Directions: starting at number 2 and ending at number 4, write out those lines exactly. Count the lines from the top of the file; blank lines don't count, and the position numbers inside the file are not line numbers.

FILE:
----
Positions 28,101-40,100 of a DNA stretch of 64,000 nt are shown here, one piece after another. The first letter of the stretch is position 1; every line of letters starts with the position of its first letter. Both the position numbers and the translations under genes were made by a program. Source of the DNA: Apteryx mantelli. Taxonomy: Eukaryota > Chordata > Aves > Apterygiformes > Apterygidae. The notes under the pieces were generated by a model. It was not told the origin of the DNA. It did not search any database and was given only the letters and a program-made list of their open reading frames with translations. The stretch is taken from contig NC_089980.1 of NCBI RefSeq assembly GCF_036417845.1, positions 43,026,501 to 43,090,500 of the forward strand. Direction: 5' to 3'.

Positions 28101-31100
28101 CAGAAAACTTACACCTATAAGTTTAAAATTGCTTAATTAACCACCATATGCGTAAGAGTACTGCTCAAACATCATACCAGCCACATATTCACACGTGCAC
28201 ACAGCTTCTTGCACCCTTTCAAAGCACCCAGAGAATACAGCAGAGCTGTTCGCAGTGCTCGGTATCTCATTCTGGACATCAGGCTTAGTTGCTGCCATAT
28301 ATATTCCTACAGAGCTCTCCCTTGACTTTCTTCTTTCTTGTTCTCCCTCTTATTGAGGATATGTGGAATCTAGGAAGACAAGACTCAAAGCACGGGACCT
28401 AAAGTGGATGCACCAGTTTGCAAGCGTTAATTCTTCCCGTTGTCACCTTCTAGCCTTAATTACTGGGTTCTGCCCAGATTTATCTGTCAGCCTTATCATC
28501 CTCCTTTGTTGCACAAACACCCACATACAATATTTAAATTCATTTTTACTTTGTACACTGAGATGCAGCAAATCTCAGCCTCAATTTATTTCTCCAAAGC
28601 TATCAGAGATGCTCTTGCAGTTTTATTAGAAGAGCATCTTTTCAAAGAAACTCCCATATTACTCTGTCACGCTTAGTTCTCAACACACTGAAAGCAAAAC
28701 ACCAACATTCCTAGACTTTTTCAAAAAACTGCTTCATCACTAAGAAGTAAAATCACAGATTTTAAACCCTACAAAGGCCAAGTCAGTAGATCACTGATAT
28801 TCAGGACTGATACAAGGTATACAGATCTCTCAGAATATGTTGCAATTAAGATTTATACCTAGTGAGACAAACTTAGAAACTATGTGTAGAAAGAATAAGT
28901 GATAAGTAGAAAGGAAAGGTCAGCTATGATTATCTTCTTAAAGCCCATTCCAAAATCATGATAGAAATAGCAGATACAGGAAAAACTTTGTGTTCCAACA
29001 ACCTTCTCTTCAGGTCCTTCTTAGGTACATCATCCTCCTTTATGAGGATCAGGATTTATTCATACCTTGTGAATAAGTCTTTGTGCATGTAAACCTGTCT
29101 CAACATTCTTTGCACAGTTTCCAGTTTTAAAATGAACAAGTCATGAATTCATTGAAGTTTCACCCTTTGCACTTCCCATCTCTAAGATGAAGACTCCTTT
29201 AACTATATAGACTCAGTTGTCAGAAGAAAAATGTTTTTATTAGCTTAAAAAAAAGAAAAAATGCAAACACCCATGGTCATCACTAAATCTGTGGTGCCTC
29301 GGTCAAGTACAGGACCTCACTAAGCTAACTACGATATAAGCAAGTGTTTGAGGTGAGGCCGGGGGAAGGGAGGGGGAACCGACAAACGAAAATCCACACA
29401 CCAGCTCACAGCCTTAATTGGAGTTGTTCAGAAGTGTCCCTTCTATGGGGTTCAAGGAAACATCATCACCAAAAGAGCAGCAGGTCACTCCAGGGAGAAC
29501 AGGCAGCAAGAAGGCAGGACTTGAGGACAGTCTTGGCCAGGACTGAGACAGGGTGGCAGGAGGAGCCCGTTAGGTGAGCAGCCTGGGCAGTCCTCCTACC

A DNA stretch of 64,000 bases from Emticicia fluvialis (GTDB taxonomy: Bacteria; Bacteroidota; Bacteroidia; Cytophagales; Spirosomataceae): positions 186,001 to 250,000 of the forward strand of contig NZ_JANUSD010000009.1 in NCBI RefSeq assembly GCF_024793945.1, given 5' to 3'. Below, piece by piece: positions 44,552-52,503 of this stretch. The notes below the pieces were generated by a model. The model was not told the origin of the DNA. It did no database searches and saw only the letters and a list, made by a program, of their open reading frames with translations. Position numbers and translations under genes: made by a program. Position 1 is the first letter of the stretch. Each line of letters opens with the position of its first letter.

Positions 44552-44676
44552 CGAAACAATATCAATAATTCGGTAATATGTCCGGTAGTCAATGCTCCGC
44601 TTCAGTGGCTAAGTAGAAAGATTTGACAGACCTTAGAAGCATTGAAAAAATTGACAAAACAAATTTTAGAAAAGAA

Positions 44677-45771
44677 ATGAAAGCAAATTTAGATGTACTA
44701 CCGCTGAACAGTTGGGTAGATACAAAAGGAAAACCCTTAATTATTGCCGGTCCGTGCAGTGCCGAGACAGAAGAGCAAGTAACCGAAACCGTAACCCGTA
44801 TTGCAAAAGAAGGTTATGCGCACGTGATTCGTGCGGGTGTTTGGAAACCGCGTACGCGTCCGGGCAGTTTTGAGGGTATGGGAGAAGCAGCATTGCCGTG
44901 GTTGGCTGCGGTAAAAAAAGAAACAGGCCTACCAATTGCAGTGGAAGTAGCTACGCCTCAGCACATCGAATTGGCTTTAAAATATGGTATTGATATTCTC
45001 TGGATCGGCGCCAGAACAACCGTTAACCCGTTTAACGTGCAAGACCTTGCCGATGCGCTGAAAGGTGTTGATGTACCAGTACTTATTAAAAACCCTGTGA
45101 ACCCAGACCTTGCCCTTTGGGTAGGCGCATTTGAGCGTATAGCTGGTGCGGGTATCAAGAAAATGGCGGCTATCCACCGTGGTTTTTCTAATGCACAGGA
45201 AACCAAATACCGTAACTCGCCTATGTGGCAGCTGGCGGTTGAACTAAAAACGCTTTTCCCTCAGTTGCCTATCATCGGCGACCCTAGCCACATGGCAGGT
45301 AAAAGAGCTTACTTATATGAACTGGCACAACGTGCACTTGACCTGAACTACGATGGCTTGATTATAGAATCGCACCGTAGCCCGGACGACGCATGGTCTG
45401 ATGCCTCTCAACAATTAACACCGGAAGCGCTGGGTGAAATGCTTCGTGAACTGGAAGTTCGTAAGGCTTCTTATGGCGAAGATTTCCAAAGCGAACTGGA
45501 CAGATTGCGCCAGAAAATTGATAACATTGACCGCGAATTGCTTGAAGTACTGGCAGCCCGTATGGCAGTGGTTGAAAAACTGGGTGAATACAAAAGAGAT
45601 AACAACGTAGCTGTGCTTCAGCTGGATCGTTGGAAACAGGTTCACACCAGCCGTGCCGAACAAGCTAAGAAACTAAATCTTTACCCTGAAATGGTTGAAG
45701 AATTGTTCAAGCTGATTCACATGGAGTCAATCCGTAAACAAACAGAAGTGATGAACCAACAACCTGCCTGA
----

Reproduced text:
Positions 28101-31100
28101 CAGAAAACTTACACCTATAAGTTTAAAATTGCTTAATTAACCACCATATGCGTAAGAGTACTGCTCAAACATCATACCAGCCACATATTCACACGTGCAC
28201 ACAGCTTCTTGCACCCTTTCAAAGCACCCAGAGAATACAGCAGAGCTGTTCGCAGTGCTCGGTATCTCATTCTGGACATCAGGCTTAGTTGCTGCCATAT